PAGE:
As a female traveling to Italy this past spring, I brought a pacsafe tote bag with me and my valuables were inside, with clips on zippers etc. I also wore a pair of socks with one sock having a zippered pocket. Here I kept "mad money" that I could get to quickly. Pickpotters would be very suspicious crouching down at your feet to steel (although, gypsy children might). Anyway, I liked the combination of the two. I also brought a neck pouch, but only used it on the days I was flying.
Norm hit the nail on the head. One of our friends tried the front pocket thing in Rome, and boom! no more cards and cash!
Yes, and I have been to Europe many times, and no one pickpocketed me when I used to carry my billfold in my front pocket.......but not anymore.
I thru away my money belt (too much of a hassle) and use a small neck purse. Works great, easy access, and no one can see that I have it.
There are a variety of strategies for protecting ATM, credit cards & cash when travelling. One of the best methods is a Money Belt and even if one hasn't had any problems, it's still highly recommended!
I normally try to separate both cards and cash, keeping these in different locations. That way if a pickpocket should happen to get one wallet, I haven't lost everything.
Some lines of "travel clothing" have internal pockets secured with Velcro or zippers, and that's certainly one option. One example is the "Classic" Shorts and Pants offered by Tilley.
As someone else mentioned, it's not a good idea to keep card with magnetic stripes in close proximity to a magnetic money clip. If the card is "erased", it won't be of any use to you.
Don't be too complacent about "front pockets". I know someone that had a wallet "lifted" from a zippered front pocket in the Subway in Rome, and he didn't notice a thing! The thieves in Europe are VERY proficient!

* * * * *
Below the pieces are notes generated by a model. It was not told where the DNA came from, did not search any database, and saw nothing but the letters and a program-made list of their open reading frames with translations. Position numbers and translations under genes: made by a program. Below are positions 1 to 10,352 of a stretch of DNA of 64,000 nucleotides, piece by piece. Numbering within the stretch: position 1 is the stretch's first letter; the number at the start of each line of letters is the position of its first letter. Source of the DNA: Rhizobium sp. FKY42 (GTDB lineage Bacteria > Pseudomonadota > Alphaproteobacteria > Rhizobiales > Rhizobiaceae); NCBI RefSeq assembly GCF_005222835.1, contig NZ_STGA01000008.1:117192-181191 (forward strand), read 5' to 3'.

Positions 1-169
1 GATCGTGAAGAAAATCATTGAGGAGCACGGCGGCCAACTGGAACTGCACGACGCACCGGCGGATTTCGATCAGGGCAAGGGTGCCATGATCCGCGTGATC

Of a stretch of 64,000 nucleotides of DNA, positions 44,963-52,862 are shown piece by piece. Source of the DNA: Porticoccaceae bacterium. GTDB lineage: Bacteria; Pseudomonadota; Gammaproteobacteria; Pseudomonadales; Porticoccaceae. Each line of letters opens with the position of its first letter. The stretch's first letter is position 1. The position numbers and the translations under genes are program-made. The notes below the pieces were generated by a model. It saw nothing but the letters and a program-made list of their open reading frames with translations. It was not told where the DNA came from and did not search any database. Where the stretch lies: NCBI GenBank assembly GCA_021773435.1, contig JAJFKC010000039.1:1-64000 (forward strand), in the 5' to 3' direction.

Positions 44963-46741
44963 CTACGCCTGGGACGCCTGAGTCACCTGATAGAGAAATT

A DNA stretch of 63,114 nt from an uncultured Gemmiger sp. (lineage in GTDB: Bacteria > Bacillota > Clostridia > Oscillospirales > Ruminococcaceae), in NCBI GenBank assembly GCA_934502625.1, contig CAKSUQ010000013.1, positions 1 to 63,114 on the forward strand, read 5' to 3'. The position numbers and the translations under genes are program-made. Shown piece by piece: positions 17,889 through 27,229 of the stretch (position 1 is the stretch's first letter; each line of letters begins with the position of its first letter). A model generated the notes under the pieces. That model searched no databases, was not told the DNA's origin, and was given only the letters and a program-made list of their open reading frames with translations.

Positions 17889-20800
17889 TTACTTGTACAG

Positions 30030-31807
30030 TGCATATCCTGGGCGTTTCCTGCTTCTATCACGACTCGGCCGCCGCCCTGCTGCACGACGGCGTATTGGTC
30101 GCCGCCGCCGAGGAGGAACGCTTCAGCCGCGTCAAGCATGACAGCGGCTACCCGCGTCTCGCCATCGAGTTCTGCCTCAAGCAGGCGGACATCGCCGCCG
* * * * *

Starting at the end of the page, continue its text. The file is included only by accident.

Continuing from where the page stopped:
I have worn a money belt on several trips to Europe. To me it is not a hassle and after wearing it for a few hours I hardly notice I am wearing it. No, it is not as convenient or as easy as reaching in my pocket to pull out my wallet but at the same time the wallet is an easy target for a pickpocket. The risk is not worth it to me. Don't know what the odds are of having your pocket picked while in Europe...Probably a very few percentage of people have a problem but it happens often enough to be concerned. If not a money belt a neck pouch or something under the clothing should be considered. It just puts the mind at ease while traveling and that is important.
Rick Steves put a humorous slant on it when he said that if someone reached in and tried to get something out of his money belt it would be a new cultural experience. :)
We are going to be in Rome in 10 days and after reading all the posts and buying both a money belt and a neck pouch we have taken another route altogether, niether felt comfortable so i went to my local taylor with 3 pair of pants that I intended to bring on our trip and simply had him sew pockets on the inside of my pants pockets. They work great to access them I simply have to reach inside my waist band something that a pickpocket evan the most skilled of which would never risk. total cost 12.00
I agree with the posters that point out that Europe is largely safe and that on several trips have not had a problem. It is also valid that the average Italian, Franc, or German goes to much less trouble and concern regarding money and credit cards. All that is very logical, with the exception that if the average Italian loses his credit card or Driver license, it is relatively easy for him to get a replacement and proceed with normal life...just as you or I would in the US. On a trip I do not have that luxury. To suddenly be cut off from cash then spend time (valuable vacation time) rectifying the situation is a major inconvienance, possibly ruining the trip. So, to take a simple precaution like a moneybelt is only prudent.
I use a money belt (pouch that zips and is worn around my waist underneath my shirt) when in Rome, Florence, Naples, Pompeii, and Venice. When in Siena and other Tuscan towns, I don't bother and keep my money and card(s) in my front pocket. I'm not one who worries about this a lot, but I figure better safe than sorry--four times to Italy and never a problem with this system.
We always felt safe and then my husband was pickpocketed on the train the 1st day we arrived in Zurich. The first thing the police woman handed him was a brochure in 4 or 5 languagues saying beware of pickpockets. After that expericen I bought him a pouch that attaches to his belt and is worn inside your pants. He even wore it in Disney World a few weeks ago. Better safe then sorry. We didn't believe that it would happen to us until it did.